The shop will be operated by franchisees Adam and Kirstyn Kallick of Fishers.
Main Street is the center of the action. It's where people gather and where business takes place.
A cooperative of central Indiana communities wants to expand the impact of Main Street via walkable districts to attract residents and boost innovative development. Think the Arts & Design District and Midtown in Carmel, the Nickel Plate District in Fishers, or Mass Ave and the Bottleworks District in Indianapolis.
The Central Indiana Regional Development Authority is putting Main Street front and center in its bid for a piece of the Indiana Economic Development Corp.'s second round of Indiana Regional Acceleration and Development Initiative (READI) grants totaling $500 million.
CIRDA plans to submit a $75 million grant application by the IEDC's Feb. 23 deadline with the theme "Main Street Matters," to invest in walkable and connected districts to link arts, culture and recreation.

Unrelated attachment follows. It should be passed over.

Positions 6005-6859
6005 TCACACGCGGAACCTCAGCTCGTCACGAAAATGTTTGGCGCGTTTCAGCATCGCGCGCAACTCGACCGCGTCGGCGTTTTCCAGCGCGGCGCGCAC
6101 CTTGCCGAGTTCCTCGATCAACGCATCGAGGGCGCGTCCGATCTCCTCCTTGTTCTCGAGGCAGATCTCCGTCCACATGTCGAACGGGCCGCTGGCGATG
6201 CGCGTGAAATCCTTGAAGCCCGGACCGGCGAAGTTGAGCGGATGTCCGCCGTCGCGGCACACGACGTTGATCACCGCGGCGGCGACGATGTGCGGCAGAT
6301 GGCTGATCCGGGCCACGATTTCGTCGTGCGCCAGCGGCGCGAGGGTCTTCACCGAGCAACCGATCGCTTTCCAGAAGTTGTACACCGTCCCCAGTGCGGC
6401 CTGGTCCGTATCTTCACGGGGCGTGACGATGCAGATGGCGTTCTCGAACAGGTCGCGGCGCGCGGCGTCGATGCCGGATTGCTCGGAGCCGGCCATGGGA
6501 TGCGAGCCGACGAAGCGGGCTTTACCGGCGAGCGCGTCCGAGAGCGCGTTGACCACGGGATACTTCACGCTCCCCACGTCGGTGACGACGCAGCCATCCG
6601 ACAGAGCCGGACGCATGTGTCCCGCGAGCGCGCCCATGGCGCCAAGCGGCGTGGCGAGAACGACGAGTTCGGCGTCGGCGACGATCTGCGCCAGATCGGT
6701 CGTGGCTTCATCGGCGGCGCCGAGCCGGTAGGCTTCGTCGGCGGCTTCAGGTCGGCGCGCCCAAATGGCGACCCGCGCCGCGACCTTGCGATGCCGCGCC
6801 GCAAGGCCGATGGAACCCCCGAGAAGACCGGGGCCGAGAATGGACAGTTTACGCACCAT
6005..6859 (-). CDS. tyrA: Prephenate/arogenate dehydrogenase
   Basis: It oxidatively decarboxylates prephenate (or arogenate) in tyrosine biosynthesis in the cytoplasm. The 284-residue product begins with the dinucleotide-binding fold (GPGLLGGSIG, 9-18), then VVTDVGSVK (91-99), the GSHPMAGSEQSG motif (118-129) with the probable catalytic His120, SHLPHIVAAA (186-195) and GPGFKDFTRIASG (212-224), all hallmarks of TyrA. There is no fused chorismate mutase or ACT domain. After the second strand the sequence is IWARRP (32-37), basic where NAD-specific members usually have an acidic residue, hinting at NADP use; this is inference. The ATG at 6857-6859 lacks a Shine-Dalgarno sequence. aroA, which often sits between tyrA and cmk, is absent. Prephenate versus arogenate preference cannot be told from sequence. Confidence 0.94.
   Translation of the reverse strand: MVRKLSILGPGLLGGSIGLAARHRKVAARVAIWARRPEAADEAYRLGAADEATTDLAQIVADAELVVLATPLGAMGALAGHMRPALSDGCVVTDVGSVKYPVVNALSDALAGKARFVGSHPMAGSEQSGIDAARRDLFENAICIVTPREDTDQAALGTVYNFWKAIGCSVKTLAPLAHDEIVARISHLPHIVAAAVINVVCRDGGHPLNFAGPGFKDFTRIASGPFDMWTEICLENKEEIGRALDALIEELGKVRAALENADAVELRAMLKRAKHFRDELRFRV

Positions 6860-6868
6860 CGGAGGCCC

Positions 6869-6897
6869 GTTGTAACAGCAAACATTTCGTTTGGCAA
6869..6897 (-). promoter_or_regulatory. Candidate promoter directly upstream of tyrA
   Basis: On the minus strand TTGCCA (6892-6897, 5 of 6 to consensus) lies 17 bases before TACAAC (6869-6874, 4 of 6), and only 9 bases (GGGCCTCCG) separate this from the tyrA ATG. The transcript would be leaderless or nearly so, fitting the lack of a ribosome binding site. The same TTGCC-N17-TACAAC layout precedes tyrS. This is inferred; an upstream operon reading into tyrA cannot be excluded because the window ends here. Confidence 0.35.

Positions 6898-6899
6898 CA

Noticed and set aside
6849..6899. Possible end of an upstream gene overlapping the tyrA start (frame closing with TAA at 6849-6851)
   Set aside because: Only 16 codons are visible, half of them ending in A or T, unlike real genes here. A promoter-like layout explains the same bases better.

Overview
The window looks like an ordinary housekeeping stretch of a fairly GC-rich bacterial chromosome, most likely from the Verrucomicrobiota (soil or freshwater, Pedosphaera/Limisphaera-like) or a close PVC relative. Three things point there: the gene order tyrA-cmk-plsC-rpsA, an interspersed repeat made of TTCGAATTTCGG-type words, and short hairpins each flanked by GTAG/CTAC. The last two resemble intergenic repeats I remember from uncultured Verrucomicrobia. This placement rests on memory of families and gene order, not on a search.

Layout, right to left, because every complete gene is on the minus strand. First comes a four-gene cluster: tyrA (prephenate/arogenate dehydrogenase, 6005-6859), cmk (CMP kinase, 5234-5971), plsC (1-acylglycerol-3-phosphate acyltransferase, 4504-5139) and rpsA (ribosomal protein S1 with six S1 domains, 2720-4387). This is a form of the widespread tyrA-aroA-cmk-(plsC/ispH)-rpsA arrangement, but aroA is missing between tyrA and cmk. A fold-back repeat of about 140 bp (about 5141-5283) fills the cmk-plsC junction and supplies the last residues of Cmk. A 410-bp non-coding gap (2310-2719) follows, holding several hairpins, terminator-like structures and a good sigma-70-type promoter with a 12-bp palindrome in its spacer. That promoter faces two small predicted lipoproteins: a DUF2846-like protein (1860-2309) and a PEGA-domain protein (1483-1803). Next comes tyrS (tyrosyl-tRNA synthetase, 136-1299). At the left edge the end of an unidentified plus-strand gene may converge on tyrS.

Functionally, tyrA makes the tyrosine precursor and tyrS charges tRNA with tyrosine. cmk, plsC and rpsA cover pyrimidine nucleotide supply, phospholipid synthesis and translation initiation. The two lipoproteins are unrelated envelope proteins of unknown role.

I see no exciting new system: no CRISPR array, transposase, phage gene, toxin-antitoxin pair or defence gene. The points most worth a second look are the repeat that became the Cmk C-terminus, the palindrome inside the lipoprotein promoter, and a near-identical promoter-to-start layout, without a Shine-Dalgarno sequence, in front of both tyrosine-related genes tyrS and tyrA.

The IEDC will announce READI 2.0 recipients in April and begin working with regions in May to identify specific economic development and quality-of-place projects.
Bill that targets Blue Line clears Indiana Senate, casting doubt on planned bus route
Despite pleas from Democratic lawmakers, the Republican-controlled Indiana Senate voted to advance legislation Monday that public transit advocates say would kill the planned Blue Line bus rapid transit route in Indianapolis.
The Republican-controlled chamber voted 35-14 along mostly party lines to send Senate Bill 52 to the House, where House Speaker Todd Huston, R-Fishers, has indicated he is willing to hear the legislation.
Five Republican lawmakers sided with Democrats in opposing the bill. They were Sens. Ron Alting, Eric Bassler, Vaneta Becker, Travis Holdman and Kyle Walker.
Bill to undo Mile Square property tax passes House with support from Speaker Todd Huston
The Indiana House approved legislation Tuesday that would take away the city of Indianapolis' ability to impose a fee on downtown property owners to help pay for the operating costs of a homeless shelter and various improvements in the city's Mile Square, a mechanism authorized by the Legislature just a year ago.